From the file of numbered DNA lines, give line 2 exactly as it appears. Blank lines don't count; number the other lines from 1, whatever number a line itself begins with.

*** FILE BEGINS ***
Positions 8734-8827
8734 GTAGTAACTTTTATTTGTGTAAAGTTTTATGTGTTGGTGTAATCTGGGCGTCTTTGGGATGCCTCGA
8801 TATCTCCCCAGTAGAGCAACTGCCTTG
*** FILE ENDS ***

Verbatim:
8734 GTAGTAACTTTTATTTGTGTAAAGTTTTATGTGTTGGTGTAATCTGGGCGTCTTTGGGATGCCTCGA